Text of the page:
Holding these idiosyncratic beliefs cost her family some esteem in the community, but also gave them a new group of thoughtful, idealistic, and sensitive fellow believers to discuss the nature of existence with, and the Emmonses were deeply involved with the global Theosophist community, hosting a variety of internationally renowned figures at their home when they came to speak in Washington, and actively pouring resources into the development of a Theosophist summer community on Orcas Island in 1927, which continues to this day.

Being a Theosophist made young Eleanor automatically a bit different from her classmates. They all ate meat with thoughtless abandon, whereas her belief in the beauty and sanctity of all animal life made her a vegetarian, a lifestyle almost unheard of in that era. They felt no doubts about the use of military force to achieve political ends, while she could not reconcile herself to shoveling human beings into the gnashing maw of war to achieve ends that could be attained just as easily through negotiation and mutual understanding. Her refuge in these years was books, and each week she would go to the Tacoma library, return the pile of books she had devoured, and pick up a new stack in a ritual that I suspect is familiar to a number of you out there.

As an outsider, Eleanor was often compelled to think about structures and assumptions that other people took for granted, and in high school that led her into political activity. She formed a club to talk about the day’s political issues, usually from a pacifist, left-leaning perspective that led her into engagement with labor and socialist leaders of her time, including her role in an anti-war demonstration that she and her fellow students snuck into the middle of an Army Day parade.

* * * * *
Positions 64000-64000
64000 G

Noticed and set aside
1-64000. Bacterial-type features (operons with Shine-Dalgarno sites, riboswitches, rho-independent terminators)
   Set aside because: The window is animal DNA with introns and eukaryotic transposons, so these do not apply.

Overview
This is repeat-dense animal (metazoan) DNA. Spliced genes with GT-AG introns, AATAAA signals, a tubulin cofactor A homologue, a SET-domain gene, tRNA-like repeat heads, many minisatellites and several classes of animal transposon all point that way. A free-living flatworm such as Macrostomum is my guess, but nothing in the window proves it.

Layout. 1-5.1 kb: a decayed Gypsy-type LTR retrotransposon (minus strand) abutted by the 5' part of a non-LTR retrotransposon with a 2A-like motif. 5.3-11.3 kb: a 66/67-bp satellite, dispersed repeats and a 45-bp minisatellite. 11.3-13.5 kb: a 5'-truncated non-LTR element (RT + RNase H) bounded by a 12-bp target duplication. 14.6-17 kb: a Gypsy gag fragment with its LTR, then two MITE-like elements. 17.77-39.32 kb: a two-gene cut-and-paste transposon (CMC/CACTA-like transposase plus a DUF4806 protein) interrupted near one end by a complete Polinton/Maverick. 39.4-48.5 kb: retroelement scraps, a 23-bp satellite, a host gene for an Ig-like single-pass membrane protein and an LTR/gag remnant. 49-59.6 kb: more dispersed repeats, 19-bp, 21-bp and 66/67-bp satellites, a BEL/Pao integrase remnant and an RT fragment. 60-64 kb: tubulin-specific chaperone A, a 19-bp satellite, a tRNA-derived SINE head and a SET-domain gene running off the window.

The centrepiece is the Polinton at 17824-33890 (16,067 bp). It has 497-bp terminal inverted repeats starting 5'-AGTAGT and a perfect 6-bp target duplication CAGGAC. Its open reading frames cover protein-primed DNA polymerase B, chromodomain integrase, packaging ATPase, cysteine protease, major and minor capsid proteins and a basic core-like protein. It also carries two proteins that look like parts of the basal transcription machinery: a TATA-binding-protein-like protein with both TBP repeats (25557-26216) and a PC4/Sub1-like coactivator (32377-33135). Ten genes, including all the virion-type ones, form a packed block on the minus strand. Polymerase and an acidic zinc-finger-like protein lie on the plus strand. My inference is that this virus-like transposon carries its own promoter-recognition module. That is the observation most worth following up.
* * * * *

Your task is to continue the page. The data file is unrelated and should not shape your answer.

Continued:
This, then, was the Eleanor Emmons entering Reed College - a smart, compassionate, politically engaged individual of whom much was expected, and who expected much of herself. Her first year went well - she readily found an attractive and well-respected boyfriend from the senior class, and did top notch work in her studies, and after a year of saving up, she headed into her sophomore classes full of high hopes. That was when she collided head-on with the classes led by Monty Griffith, a garrulous bull of an individual, who taught psychology from a behaviorist perspective. On one hand, it was intoxicating looking at humans from a totally different point-of-view from any she had considered before. On the other, behaviorism represented a complete repudiation of what she had previously believed. Instead of humans being individuals who crafted their destiny from free-will possessing souls that earned ever advancing places in the chain of reincarnation, she increasingly saw them as creatures who more or less mechanistically responded to stimuli in biologically coded ways that resulted in behavior patterns that were predictable and environmentally determined.